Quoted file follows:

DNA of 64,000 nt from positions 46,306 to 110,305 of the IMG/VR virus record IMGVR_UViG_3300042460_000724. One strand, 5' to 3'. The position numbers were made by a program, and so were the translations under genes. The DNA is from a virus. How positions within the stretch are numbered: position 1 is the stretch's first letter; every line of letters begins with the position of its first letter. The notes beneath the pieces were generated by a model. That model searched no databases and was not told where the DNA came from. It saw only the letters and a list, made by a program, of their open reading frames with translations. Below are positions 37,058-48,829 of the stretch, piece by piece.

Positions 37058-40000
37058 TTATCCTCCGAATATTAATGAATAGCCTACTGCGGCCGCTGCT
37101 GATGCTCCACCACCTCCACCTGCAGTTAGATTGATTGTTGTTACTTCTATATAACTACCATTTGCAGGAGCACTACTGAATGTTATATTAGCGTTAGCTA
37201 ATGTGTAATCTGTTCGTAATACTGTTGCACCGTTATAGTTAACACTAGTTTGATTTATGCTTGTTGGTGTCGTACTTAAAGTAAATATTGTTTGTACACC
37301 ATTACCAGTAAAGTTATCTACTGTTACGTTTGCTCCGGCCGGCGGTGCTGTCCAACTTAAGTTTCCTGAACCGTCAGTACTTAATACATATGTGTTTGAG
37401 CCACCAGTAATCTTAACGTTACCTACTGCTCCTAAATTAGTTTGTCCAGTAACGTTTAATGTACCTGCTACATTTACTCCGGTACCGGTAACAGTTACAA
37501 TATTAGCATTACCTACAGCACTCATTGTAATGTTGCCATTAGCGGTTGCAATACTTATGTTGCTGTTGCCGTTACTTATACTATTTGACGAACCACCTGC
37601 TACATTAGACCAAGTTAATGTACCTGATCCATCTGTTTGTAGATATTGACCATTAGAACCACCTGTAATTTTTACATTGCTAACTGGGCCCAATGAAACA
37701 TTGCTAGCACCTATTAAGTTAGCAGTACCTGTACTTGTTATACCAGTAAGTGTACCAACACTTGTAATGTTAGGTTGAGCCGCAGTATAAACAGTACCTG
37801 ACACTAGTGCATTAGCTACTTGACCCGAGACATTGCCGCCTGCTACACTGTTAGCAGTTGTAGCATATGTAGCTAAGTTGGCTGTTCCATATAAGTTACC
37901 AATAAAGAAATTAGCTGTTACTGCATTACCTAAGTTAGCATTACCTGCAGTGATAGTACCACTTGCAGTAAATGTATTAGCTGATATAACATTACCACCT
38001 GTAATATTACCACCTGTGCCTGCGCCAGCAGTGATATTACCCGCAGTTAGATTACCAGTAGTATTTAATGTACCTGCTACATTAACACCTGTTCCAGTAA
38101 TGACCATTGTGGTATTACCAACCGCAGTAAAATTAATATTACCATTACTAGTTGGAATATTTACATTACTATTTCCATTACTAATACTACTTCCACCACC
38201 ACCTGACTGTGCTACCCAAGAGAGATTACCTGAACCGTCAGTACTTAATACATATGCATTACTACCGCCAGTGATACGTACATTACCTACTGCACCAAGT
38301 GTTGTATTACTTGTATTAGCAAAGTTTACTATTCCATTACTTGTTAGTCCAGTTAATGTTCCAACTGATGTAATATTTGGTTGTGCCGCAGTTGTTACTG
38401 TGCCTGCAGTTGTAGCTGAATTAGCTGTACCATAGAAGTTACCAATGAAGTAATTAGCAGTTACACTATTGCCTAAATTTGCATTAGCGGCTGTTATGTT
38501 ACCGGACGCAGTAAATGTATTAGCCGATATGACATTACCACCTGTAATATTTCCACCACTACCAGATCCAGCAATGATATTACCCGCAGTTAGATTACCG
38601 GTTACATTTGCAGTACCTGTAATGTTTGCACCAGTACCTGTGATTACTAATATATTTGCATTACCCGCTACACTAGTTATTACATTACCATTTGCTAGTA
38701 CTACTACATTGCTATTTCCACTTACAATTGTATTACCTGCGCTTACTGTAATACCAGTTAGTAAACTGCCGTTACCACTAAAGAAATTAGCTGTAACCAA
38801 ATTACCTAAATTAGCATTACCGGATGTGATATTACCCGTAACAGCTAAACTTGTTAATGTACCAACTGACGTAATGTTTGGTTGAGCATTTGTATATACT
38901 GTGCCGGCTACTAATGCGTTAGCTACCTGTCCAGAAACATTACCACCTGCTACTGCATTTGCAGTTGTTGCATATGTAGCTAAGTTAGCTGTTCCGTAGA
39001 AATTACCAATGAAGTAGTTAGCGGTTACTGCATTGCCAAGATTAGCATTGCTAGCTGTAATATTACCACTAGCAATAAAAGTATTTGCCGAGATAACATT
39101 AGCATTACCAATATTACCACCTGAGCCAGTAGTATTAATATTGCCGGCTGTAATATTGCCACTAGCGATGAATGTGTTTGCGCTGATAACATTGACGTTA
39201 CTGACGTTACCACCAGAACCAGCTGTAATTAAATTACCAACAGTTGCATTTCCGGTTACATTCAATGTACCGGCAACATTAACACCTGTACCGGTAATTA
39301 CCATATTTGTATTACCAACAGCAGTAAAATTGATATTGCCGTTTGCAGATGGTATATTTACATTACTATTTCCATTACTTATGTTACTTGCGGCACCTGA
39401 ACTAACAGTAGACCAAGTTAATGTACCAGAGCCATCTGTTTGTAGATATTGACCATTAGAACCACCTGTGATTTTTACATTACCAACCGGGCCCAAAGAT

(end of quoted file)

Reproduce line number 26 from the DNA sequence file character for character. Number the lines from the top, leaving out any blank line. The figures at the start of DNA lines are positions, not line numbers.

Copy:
39301 CCATATTTGTATTACCAACAGCAGTAAAATTGATATTGCCGTTTGCAGATGGTATATTTACATTACTATTTCCATTACTTATGTTACTTGCGGCACCTGA